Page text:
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Hank Greely, a Stanford University law professor, said women sign forms for plenty of blood tests during prenatal care and often don’t focus on them. Many California women are surprised to learn they’d authorized the screening test for Down syndrome, he said.

If these tests are someday replaced by the new blood test, many women may be told out of the blue not simply that they’re at risk, but that in fact their baby almost surely has Down syndrome, Greely says.

“They’re going to jump directly to the final answer, which is not necessarily something they wanted to get,” Greely said. So the new test poses a challenge to the medical establishment about how to assure that women get adequate counseling to make an informed choice, he said.

Witkowski, who prayed as that needle was slipped into her swollen belly in 2009, got her answer: It was Down syndrome. As her doctor gave her the news, her baby kicked her and “I could see my belly move,” she recalled.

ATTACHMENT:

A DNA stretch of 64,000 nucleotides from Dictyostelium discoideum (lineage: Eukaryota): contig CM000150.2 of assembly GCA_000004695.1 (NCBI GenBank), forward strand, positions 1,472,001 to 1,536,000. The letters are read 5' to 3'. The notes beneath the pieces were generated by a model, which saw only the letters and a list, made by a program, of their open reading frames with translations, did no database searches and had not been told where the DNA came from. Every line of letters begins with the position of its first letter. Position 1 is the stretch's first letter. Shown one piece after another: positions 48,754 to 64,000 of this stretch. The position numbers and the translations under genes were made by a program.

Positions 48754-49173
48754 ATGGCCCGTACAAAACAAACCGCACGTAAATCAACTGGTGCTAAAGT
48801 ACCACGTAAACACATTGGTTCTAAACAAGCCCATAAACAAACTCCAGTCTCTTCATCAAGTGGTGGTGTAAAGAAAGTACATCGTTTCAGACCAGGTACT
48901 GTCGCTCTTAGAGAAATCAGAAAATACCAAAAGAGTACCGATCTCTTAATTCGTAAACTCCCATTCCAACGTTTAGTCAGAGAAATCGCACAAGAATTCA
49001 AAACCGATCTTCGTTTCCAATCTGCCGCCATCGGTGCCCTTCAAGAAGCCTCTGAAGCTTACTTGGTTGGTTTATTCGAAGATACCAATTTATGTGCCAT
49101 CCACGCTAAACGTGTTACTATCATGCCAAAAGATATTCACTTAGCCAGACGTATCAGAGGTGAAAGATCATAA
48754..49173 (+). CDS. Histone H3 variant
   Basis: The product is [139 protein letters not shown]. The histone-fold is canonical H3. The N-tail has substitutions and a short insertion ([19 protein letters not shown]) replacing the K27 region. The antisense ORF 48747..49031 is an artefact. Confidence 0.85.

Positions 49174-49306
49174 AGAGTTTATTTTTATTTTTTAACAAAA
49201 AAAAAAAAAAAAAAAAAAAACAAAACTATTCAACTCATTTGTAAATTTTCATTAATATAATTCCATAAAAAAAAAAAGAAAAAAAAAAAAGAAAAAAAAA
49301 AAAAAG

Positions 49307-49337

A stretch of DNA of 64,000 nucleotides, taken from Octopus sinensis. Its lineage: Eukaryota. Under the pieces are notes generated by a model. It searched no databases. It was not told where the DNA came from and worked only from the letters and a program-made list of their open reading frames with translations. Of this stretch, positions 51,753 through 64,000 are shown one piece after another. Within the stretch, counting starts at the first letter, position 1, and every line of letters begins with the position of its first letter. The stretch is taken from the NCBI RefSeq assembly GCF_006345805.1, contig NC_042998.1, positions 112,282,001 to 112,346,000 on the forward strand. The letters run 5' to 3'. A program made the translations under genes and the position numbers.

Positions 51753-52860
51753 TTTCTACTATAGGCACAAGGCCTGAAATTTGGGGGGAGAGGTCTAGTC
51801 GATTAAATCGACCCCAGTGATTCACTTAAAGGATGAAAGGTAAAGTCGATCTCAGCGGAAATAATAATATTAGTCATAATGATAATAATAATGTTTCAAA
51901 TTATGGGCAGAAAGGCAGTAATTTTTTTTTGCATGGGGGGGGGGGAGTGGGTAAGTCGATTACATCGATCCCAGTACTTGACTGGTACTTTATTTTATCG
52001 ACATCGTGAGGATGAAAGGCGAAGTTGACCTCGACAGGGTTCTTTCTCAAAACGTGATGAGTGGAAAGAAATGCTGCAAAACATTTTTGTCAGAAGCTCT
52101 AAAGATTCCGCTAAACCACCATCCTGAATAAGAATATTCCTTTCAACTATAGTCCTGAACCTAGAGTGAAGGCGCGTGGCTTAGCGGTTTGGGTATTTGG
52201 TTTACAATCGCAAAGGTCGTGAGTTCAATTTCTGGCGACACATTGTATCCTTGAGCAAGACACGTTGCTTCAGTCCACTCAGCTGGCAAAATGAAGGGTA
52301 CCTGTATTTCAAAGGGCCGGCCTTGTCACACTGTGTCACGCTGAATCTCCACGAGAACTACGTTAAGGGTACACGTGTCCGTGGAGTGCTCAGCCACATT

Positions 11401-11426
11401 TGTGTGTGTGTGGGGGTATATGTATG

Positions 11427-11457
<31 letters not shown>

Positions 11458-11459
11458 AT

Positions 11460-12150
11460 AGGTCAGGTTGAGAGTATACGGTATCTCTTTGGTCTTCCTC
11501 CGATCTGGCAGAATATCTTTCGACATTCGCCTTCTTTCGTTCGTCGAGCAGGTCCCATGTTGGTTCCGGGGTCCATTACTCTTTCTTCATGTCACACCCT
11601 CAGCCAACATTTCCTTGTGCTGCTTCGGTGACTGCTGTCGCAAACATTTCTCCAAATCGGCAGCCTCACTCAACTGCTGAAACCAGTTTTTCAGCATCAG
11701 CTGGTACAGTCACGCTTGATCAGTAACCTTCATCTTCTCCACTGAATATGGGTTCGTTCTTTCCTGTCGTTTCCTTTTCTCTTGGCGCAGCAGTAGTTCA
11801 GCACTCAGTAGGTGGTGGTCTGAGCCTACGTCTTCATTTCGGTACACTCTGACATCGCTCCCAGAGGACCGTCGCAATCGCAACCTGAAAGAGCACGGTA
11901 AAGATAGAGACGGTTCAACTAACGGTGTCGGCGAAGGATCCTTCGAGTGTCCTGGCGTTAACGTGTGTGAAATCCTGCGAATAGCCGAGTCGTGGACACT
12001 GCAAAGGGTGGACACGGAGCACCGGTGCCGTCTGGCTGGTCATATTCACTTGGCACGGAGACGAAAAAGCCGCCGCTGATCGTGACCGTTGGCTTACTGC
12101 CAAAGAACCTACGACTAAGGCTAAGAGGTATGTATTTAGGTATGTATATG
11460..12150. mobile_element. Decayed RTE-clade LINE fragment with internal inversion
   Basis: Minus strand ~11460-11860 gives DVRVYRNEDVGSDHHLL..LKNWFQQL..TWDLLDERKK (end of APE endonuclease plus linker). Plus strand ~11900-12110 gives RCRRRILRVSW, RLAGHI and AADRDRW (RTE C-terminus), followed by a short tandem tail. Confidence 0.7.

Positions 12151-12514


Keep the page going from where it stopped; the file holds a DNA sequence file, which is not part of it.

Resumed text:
Her doctor started talking immediately about abortion, a step Witkowski rejected. She changed doctors and gave birth to Grady in February 2010.

“When they first gave him to me,” Witkowski said, “I saw tiny little hands, and he had the most beautiful eyes… He didn’t have `Down syndrome‘ stamped on his forehead. He cried and he peed and he pooped. He was a baby.”



Current prenatal tests:

National Down Syndrome Society:

Erin Witkowski’s blog:

Down Syndrome Pregnancy Inc.:

Brooks’ group about pregnancy termination: